Utilities, Logistics, & Waste

If you’re anything like me, you’ve probably wondered about how the 2.4 square mile island of Midway generates its electricity and where the water comes from. To help explain, I decided to take a long bike ride around the island and snap some photos for you. Apologies in advance for the dreary imagery: it has been rather drizzly and cool the last week.


Midway’s electric supply comes almost exclusively from diesel-powered generators. The large building above is where the older, larger, less efficient engines are located. Those engines powered the island when it was a bustling military base of over 4,000 people. The two small white shipping containers to the left of the building house the smaller, newer diesel generators that currently power the island and its 30-40 year round inhabitants (and me!).9881ba28-567d-4b54-b59c-6f9b450630f8

There are two large Fairbanks-Morse diesel generators inside the power building that are no longer in use. They are extremely inefficient by today’s standards and completely overkill for the amount of people currently living on the island.


The tanks above (a total of eight of them) contain “JP-5” or diesel fuel used by the power generators and various transportation vehicles around the island. I’m not sure whether this fuel is suitable for jet aircraft, but I’m assuming we have some stored somewhere on the island if not in these tanks. There is also a smaller tank for gasoline, also known as “MOGAS” to islanders (does it mean motor gasoline?).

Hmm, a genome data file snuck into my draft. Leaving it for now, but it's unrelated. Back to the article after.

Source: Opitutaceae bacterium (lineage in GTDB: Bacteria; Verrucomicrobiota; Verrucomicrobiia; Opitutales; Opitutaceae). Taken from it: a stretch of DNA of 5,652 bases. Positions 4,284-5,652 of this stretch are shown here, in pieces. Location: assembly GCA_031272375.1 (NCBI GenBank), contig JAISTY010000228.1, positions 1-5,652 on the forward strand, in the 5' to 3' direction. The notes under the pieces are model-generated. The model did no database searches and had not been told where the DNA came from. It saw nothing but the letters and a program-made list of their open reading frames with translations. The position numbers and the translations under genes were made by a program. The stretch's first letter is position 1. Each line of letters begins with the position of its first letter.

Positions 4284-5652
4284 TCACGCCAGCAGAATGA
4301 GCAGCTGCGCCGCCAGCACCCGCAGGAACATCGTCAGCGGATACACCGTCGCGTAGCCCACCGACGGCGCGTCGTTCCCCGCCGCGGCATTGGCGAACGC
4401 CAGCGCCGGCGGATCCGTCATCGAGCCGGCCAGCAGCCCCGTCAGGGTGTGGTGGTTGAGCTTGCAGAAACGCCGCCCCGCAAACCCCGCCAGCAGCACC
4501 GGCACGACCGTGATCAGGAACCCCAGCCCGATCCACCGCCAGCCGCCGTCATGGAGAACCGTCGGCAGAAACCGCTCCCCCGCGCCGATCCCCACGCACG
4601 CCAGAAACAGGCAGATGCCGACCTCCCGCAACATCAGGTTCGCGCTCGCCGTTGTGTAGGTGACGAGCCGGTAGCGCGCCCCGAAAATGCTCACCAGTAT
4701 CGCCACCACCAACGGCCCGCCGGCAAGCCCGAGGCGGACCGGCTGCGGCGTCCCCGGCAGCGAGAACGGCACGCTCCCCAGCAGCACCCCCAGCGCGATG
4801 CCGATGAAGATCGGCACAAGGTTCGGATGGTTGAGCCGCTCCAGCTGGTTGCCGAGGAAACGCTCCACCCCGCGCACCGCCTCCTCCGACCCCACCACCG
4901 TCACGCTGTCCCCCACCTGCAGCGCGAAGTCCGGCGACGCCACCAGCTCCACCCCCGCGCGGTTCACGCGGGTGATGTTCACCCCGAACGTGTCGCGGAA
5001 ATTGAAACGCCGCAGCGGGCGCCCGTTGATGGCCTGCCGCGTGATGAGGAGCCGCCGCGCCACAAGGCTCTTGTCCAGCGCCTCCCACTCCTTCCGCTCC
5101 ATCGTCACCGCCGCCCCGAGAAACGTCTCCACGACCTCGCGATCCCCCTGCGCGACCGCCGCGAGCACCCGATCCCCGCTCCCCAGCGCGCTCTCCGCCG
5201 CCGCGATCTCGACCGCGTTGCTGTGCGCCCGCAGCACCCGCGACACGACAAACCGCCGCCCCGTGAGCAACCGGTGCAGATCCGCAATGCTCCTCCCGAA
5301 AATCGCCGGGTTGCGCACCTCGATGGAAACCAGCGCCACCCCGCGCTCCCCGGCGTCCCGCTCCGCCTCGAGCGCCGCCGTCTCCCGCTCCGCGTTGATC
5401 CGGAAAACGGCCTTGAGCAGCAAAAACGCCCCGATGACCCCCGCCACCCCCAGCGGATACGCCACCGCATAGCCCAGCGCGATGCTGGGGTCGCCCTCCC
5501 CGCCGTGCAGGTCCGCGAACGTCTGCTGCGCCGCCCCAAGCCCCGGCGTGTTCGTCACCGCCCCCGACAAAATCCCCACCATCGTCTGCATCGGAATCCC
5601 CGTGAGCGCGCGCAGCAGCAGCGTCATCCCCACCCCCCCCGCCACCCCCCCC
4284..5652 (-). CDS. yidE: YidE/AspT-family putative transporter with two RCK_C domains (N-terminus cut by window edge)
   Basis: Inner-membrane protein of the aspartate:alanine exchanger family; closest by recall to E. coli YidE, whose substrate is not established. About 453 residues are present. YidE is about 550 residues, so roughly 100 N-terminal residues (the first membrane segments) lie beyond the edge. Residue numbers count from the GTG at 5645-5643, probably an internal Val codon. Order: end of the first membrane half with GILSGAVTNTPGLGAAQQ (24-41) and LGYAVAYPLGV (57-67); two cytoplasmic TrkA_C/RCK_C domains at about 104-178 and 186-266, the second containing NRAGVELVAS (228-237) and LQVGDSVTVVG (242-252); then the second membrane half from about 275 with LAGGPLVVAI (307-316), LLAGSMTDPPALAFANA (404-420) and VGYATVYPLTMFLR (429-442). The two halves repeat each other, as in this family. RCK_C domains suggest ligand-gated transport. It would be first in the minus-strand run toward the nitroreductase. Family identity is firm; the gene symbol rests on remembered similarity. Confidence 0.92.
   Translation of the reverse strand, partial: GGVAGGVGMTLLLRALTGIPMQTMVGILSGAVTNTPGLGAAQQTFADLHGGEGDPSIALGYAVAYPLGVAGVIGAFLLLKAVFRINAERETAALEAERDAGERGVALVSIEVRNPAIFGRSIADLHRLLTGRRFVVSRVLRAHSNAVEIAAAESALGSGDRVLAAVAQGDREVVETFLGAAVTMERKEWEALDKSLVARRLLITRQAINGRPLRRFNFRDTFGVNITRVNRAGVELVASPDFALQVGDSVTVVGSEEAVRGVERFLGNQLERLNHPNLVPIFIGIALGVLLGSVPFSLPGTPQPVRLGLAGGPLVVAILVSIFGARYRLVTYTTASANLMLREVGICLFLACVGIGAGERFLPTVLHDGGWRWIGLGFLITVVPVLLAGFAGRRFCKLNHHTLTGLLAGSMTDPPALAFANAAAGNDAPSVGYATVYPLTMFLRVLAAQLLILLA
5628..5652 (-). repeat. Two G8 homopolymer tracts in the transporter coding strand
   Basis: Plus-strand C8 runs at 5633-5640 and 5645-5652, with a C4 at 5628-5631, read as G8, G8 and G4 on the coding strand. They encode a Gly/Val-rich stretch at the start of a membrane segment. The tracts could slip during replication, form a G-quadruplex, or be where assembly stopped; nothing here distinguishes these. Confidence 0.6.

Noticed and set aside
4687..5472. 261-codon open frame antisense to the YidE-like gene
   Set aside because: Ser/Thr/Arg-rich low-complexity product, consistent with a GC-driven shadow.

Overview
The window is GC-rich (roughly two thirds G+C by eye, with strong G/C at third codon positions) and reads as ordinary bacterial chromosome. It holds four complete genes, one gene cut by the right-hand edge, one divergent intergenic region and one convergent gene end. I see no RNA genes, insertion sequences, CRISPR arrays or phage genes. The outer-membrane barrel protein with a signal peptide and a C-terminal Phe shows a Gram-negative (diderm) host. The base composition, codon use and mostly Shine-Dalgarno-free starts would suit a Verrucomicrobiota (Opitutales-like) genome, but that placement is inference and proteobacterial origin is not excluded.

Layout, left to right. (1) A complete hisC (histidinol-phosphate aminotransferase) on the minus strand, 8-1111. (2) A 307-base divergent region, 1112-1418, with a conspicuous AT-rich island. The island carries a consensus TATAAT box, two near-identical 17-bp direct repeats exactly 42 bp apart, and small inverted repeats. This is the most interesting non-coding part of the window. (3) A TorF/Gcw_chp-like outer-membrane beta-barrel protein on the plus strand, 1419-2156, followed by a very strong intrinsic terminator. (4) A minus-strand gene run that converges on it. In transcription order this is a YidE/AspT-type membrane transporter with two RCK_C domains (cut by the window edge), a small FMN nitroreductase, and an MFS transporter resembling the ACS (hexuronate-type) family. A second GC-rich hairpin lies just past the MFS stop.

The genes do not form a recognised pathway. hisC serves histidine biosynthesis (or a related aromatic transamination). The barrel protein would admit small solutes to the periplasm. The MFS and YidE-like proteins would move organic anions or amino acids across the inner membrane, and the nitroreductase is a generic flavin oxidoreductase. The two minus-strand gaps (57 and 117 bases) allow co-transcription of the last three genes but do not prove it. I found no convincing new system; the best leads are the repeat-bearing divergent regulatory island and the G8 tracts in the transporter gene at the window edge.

North of the active runway at Henderson Field are three large tanks used to hold fresh water. Each tank has a capacity of approximately four million gallons, for a total capacity of twelve million gallons. The solitary source of this water is rain, collected in three nearby runoff catchment zones and pumped into the tanks.


When a large enough rain storm occurs, the catchment zones pump runoff water back into these tanks to fill them up. This system, developed for a large military operation, is also completely overkill for the amount of people currently living on the island. As of the date of this publication, these tanks currently hold around five million gallons of water and not a single drop has been pumped back into them in nearly a year and a half.


While the (grey) water pumped into the three large storage tanks are not potable, some of that water is filtered and purified at the local water treatment plant before it is sent to various homes and offices.